The Favourite, directed by Yorgos Lanthimos, is one of the best films to come out of 2018. It is a dark comedy armed with sharp wit and spectacular writing, carried by its three leads. Despite its comedic nature, however, it does not sacrifice its depth. It is dark and even deeply saddening at times, yet each moment carries with it a signature acerbic tone. It is truly a testament to how period dramas can be done well and never falters or slows for the sake of history. Lanthimos knows his audience and speaks directly to it, humanizing these historical figures in an intimate, albeit not always flattering, fashion. It is equally refreshing and accessible and is arguably Lanthimos’ best work.
Based on a true story, the film takes some liberties in his story telling to create a thrilling and complexly woven drama. Olivia Colman stars as Queen Anne, who spends much of her time wandering the halls of her palace. She suffers from gout and devotes herself to wallowing in her misery, while Lady Sarah Marlborough (Rachel Weisz), her close confidant and lover, makes decisions in her stead. War is raging on, and Lady Marlborough fights to have her way with Parliament. Meanwhile, Lady Marlborough’s cousin Abigail (Emma Stone) arrives to try to regain her former status as a Lady, which she lost in disgrace as a result of her father’s actions. She begins working at the palace as a maid, but slowly works her way up the ladder, and places herself in a position to gain favor with Queen Anne. As their relationship develops and turns intimate, Lady Marlborough seeks payback out of jealousy. Following this, the two fight bitterly to win the love and power garnered from their respective relationships with the queen.
One of the greatest aspects of The Favourite is how difficult it truly is to pick a favorite. While the two vie for attention, it is easy to feel sympathetic for both women as they target and threaten each other. The back and forth between the two is incredibly effective in drawing in and compelling the audience. They are equally cunning and conniving; the vigor with which Stone and Weisz embody their characters can easily sway your sympathy one way or the other.
These are not, however, people without flaws. The Favourite certainly does not shy away from the unflattering, yet spins it in a delightful and wickedly charming fashion. Because of the brutal honesty of this approach, much of the responsibility is put into the hands of the actors. Had any other actors portrayed the three main women, it could very easily have turned the audience against them. However, and this is especially true in the case of Colman, these roles are not taken up carelessly. We are drawn into their deeply twisted world, where every laugh and punchline comes with the ache of knowing the burdens these characters carry.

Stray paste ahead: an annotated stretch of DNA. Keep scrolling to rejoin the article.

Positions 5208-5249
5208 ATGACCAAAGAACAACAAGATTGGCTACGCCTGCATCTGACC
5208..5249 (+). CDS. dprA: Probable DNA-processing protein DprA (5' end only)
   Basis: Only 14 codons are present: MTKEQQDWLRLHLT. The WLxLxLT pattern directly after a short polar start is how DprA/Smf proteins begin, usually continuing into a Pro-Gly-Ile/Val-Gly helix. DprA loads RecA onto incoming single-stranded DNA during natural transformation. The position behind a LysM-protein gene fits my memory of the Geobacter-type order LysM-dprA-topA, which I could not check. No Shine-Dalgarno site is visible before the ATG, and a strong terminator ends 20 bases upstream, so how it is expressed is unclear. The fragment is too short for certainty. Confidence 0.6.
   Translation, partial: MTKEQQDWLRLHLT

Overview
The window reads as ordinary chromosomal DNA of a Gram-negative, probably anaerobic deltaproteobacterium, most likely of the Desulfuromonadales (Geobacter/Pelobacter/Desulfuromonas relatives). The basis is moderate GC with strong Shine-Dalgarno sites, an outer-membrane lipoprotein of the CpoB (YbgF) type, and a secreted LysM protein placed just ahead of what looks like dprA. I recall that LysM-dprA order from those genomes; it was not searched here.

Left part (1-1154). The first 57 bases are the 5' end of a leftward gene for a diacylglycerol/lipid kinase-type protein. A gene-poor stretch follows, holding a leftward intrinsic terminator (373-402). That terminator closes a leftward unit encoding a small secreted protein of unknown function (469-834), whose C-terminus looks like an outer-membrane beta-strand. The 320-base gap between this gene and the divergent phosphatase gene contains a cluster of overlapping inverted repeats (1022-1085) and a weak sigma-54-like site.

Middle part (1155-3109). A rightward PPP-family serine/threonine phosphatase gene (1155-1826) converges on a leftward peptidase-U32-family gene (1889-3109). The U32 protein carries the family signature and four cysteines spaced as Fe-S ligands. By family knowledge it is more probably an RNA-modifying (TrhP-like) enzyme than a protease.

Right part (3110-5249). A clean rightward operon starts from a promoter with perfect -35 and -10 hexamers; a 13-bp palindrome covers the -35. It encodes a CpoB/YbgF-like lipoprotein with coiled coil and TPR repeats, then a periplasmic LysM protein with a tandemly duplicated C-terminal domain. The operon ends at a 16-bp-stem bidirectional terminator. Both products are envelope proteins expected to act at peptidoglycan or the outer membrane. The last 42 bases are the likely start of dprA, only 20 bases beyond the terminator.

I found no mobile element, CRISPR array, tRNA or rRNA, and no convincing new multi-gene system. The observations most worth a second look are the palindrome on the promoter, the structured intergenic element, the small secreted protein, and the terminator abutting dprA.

What makes The Favourite compelling is not that its characters are flawless heroes or that every element falls into place and every loose end is tied up — that is not the story being told. It is compelling because it is human.
It is bitterly intimate, sometimes bordering on disturbing, yet it is comedic at all the right moments. The grey morality of every character, the vivacity with which they desire to exist and to be heard, and the desperation to which they must turn is what compels.
The style itself of the film is simultaneously gratuitous and wanting. The characters dress in garish outfits, with dramatic makeup and wigs, all the while with an 18th century palace as their backdrop. The Queen collects rabbits as her pets, her court races ducks, and there is even a rather jarring scene in which a naked man is pelted with food as a form of entertainment. It is loud, it is outrageous, and it beckons you to take a closer look. For every moment of frivolous and outlandish, however, there is a moment where the illusion comes crashing down. All the absurdity comes hand in hand with moments that are almost bleak in their sadness. This is paired with a score that is almost haunting in its minimalism, sometimes reduced to only a tonal sound rather than instrumental music. At times it is almost grating, and certainly unsettling. This juxtaposition of maximalism and minimalism works in its favor—it never feels like too much. It can certainly sometimes feel wanting, or open-ended at times, expecting the audience to make connections or interpretations of their own. However, Lanthimos knows when to be over the top and when to reel it in.
Although The Favourite certainly fits into the framework of Lanthimos’ other films, it also stands out. It carries the same balance of comedy with darkness, yet feels more accessible than his previous works. Its writing and performances are far and away its strongest points. Every character compels, and their greed, which can often turn the audience against a character, is humanized and makes you empathize with their struggles. What could easily have become a very sad film, however, is made wickedly funny, layering its moral ambiguity and darkness beneath its quick dialogue and smart comedy. Without a doubt, it is one of the stand out pieces of 2018; it makes a statement and balances its style with its substance in a unique fashion. It is a film that doesn’t leave your mind after you see it and leaves you thinking over every choice and every performance. As awards season unfolds, we should expect to see several nods to The Favourite and its leads, as well as its screenplay—perhaps even a Best Picture nomination.
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